over most of Europe obtaining promises from governments to send representatives.
The conference, held from October 26 to 29, with thirty-nine delegates
from sixteen nations attending, approved some sweeping resolutions and
laid the groundwork for a gathering of plenipotentiaries. On August 22,
1864, twelve nations signed an international treaty, commonly known as
the Geneva Convention, agreeing to guarantee neutrality to sanitary personnel,
to expedite supplies for their use, and to adopt a special identifying
emblem - in virtually all instances a red cross on a field of white.
Dunant had transformed a personal idea into an international treaty. But
his work was not finished. He approved the efforts to extend the scope
of the Red Cross to cover naval personnel in wartime, and in peacetime
to alleviate the hardships caused by natural catastrophes. In 1866 he
wrote a brochure called the Universal and International Society for the
Revival of the Orient, setting forth a plan to create a neutral colony
in Palestine. In 1867 he produced a plan for a publishing venture called
an «International and Universal Library» to be composed of the great masterpieces
of all time. In 1872 he convened a conference to establish the «Alliance
universelle de l'ordre et de la civilisation» which was to consider the
need for an international convention on the handling of prisoners of war
and for the settling of international disputes by courts of arbitration
rather than by war.
The eight years from 1867 to 1875 proved to be a sharp contrast to those
of 1859-1867. In 1867 Dunant was bankrupt. The water rights had not been
granted, the company had been mismanaged in North Africa, and Dunant himself
had been concentrating his attention on humanitarian pursuits, not on
business ventures. After the disaster, which involved many of his Geneva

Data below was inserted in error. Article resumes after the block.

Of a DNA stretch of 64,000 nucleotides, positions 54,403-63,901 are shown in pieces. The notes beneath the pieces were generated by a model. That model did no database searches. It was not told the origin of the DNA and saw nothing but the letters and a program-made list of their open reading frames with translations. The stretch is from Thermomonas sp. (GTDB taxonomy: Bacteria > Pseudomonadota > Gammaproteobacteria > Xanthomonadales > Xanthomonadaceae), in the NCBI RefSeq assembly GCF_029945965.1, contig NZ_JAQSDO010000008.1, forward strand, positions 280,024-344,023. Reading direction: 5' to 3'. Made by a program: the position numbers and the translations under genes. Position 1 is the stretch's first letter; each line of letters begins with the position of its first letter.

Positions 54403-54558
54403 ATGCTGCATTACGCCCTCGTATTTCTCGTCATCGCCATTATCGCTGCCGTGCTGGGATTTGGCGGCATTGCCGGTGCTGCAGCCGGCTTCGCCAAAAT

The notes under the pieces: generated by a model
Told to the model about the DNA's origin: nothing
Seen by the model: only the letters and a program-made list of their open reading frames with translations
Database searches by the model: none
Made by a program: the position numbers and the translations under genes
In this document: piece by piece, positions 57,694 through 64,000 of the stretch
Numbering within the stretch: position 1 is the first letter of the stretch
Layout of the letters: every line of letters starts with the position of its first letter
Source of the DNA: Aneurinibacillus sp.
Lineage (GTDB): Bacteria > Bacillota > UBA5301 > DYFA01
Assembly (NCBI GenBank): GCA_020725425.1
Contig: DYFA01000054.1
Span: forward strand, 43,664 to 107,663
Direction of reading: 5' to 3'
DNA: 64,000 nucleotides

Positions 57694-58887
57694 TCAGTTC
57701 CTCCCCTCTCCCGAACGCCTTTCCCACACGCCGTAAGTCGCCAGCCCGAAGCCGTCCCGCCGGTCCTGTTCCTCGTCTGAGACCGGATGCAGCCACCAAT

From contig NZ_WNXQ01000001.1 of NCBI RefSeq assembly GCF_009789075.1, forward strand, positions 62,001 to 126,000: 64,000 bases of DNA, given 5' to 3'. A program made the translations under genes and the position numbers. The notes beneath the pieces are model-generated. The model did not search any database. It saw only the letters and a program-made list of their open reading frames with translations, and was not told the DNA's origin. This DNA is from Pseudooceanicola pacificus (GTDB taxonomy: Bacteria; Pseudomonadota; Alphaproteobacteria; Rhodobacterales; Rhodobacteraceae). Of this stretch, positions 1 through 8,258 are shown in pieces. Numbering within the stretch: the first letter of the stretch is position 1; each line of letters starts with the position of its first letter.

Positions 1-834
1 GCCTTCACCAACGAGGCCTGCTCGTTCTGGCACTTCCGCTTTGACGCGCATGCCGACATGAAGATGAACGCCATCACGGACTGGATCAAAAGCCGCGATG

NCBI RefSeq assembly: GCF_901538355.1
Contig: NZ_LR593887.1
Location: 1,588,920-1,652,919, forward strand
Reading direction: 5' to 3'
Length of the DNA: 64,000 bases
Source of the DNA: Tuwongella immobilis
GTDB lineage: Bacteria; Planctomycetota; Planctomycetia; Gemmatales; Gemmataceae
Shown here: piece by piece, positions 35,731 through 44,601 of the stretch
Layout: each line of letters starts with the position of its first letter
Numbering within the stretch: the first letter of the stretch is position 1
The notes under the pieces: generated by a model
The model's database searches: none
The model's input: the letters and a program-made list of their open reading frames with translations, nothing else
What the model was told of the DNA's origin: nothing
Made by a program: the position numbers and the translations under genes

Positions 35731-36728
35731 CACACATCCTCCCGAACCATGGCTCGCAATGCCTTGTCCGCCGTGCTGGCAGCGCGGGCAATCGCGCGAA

friends, Dunant was no longer welcome in Genevan society. Within a few
years he was literally living at the level of the beggar. There were times,
he says, when he dined on a crust of bread, blackened his coat with ink,
whitened his collar with chalk, slept out of doors.
For the next twenty
years, from 1875 to 1895, Dunant disappeared into solitude. After brief
stays in various places, he settled down in Heiden, a small Swiss village.
Here a village teacher named Wilhelm Sonderegger found him in 1890 and
informed the world that Dunant was alive, but the world took little note.
Because he was ill, Dunant was moved in 1892 to the hospice at Heiden.
And here, in Room 12, he spent the remaining eighteen years of his life.
Not, however, as an unknown. After 1895 when he was once more rediscovered,
the world heaped prizes and awards upon him.
Despite the prizes and the honors, Dunant did not move from Room 12. Upon
his death, there was no funeral ceremony, no mourners, no cortege. In
accordance with his wishes he was carried to his grave «like a dog».
Dunant had not spent
any of the prize monies he had received. He bequeathcd some legacies to
those who had cared for him in the village hospital, endowed a «free bed»
that was to be available to the sick among the poorest people in the village,
and left the remainder to philanthropic enterprises in Norway and Switzerland.